March 11, 2013

A White Waist and Skirt, Plus Bonus Cage Crinoline

A new Civil War outfit for a little girl who has outgrown her winter dress--something a bit fancier, a bit more grown-up.

An outfit like this would have been worn by an upper or upper-middle class little girl, one whose family was in tune with all the fashions. 

Eventually I hope to add trim to the skirt, like this one!
It would not have been made in a thick cotton or calico print, but rather a fine white batiste (or sheer cotton) for the blouse and a silky, fancy dress fabric for the skirt.

I looked at several fashion plates, CDVs and read lots of threads at the Sewing Academy before designing the white waist. It's made from a thin cotton batiste (which was a simply enormous white tiered skirt that I thrifted some time ago) and the bodice is lined with plain cotton.

I used the HMP 250 dress bodice as a pattern, changing it up only slightly. It has the standard stand-up collar and button-front placket, plus the front and back bodices are gathered to a waistband. Knowing this particular little girl's tastes and fancies, I trimmed it with lace wherever I could.

The design of the sleeves was a bit of an accident. Originally I was going to make two sets of sleeves--a long, full bishop sleeve and a short puffed sleeve, to be interchangeable for different occasions. Unfortunately I ran out of fabric after cutting out the short sleeves and there was no way I could cut out two large bishop sleeves without piecing them.

So I decided on this: use the short puffed sleeve at the top, end it with a band of lace (like a cuff) and simply cut the bottom part of the sleeve as a bishop sleeve which can be tacked on or taken off as needed. Does that make sense? It's kind of hard to explain. Suffice to say, the bottom of the sleeves are detachable to make short sleeves when wanted and I believe that is a period-correct technique.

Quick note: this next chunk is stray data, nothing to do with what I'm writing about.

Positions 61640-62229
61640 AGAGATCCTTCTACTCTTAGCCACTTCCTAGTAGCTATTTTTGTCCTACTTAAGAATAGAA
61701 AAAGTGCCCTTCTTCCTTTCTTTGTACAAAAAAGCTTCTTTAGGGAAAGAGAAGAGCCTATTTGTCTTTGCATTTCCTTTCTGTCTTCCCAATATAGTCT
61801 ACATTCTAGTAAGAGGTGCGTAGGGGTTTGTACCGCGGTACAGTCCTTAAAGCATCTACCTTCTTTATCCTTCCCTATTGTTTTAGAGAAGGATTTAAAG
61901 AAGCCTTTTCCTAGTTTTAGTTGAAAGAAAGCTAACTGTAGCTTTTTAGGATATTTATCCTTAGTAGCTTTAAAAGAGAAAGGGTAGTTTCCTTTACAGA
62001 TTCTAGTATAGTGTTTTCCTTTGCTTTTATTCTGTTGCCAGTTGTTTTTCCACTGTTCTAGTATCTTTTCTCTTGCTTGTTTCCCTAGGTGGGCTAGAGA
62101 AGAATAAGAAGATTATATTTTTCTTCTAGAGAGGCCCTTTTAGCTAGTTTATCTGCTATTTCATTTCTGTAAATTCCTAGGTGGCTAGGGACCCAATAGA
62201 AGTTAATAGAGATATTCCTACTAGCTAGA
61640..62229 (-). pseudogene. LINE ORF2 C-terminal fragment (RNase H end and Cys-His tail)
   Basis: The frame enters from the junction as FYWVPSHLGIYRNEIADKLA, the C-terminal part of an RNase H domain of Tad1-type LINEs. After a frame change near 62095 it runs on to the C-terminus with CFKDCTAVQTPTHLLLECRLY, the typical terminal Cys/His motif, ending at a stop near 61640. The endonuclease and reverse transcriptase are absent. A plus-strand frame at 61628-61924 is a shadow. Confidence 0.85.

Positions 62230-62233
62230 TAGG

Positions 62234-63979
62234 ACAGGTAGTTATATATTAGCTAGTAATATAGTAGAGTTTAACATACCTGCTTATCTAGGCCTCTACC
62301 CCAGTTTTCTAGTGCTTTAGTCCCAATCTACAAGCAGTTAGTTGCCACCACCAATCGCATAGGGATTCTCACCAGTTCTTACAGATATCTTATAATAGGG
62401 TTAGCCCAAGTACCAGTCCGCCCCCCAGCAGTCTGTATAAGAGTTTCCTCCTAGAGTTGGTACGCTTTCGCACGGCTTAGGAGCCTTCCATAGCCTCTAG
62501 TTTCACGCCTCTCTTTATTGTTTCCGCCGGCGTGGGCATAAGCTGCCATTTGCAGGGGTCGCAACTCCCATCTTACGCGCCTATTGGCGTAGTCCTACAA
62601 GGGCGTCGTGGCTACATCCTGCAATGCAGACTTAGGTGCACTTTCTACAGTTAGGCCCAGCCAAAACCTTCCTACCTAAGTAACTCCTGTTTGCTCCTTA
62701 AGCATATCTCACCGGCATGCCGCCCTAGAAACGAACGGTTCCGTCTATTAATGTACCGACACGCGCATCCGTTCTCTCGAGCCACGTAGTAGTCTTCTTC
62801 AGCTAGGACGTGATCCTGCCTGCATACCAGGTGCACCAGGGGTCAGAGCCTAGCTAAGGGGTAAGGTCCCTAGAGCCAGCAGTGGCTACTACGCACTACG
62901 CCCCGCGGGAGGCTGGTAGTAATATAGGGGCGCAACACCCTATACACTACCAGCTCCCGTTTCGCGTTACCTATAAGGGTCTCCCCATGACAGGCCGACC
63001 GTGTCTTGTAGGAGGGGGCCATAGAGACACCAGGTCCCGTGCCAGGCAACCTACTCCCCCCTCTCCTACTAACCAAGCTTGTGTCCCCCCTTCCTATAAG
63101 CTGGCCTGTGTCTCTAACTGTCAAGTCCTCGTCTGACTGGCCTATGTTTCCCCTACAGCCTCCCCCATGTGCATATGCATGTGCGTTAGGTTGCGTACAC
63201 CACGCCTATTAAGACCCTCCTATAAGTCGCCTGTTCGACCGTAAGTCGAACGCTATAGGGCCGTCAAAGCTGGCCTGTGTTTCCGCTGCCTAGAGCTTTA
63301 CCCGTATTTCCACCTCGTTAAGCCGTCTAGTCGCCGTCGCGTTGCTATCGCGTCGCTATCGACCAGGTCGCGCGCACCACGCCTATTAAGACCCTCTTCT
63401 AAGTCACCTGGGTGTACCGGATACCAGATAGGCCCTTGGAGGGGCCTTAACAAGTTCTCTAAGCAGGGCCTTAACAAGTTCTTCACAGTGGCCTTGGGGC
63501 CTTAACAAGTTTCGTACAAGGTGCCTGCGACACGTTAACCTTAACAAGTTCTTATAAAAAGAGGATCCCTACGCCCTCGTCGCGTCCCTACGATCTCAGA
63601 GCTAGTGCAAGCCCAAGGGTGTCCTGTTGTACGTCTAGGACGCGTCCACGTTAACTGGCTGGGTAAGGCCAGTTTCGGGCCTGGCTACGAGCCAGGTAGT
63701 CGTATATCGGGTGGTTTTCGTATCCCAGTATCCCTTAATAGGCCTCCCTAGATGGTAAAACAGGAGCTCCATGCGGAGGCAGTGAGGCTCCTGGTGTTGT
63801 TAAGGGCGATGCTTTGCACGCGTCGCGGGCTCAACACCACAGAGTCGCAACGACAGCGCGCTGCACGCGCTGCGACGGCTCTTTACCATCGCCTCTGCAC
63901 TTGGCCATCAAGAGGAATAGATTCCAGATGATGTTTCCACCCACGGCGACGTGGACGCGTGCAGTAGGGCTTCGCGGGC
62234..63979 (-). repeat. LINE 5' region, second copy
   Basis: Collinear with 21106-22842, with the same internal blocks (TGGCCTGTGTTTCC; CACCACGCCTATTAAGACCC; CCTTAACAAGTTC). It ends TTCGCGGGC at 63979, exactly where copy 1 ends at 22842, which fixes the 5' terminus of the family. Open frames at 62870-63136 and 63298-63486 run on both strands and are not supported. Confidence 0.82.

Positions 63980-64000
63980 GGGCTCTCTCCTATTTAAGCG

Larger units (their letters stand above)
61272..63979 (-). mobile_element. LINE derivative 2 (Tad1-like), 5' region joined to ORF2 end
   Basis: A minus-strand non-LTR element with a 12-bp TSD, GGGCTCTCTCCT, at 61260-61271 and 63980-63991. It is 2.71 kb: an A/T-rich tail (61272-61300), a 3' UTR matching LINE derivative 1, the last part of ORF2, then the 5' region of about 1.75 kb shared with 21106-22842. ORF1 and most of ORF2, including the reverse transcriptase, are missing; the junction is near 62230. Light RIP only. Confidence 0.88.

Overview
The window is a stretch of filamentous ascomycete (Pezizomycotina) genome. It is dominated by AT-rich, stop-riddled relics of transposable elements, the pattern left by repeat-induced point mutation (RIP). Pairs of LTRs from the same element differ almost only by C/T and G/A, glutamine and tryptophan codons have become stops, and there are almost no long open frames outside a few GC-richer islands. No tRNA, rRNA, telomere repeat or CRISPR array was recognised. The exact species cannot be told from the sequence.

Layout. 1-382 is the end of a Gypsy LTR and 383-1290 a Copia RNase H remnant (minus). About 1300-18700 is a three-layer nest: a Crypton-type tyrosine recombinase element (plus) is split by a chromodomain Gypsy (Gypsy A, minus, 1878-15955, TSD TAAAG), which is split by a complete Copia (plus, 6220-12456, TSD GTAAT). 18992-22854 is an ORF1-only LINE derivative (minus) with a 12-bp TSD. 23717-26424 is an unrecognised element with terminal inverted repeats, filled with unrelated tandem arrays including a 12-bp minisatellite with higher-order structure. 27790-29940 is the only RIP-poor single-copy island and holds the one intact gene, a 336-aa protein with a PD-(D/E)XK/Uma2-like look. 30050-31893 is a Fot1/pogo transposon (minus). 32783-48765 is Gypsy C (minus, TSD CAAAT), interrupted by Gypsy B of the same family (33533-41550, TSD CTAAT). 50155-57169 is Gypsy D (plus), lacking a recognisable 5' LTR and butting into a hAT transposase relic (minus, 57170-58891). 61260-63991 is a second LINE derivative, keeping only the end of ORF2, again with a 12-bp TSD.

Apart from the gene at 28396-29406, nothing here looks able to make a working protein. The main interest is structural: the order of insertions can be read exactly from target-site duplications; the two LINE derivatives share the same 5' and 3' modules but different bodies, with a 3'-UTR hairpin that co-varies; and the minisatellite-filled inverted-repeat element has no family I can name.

The skirt is merely pleated to a waistband--made very full, to fit over the tiny cage crinoline and starched petticoat. This fabric was actually my very first "Civil War" style dress which I made---oh, about four or five years ago! That was before I got into living history and learned what was accurate styling and what was not. Glad it can be used for something. ;) As soon as I get time I'm going to make a matching plaid jacket and hopefully trim the jacket and skirt.

On the cage crinoline: I made it completely from scratch, after looking at a lot of homemade ones on the internet. It's deceptively simple: I merely bought a pack of the longest zip ties (cable ties) you can find and duct-taped them into circles of differing sizes. (I believe the bottom rung's circumference is about 60".)


Then I covered the circles with white bias tape and made several long white strips (the vertical ones in the photo) that are handsewn to the waistband and each of the circles in turn. No biggie :) It doesn't look very big in the photo but once you put a starched petticoat and a skirt over it, you can really see the difference. It's also fun to bounce around in when dancing the polka. ;)

With starched (but wrinkled) petticoat over top--see how much it poofs out?

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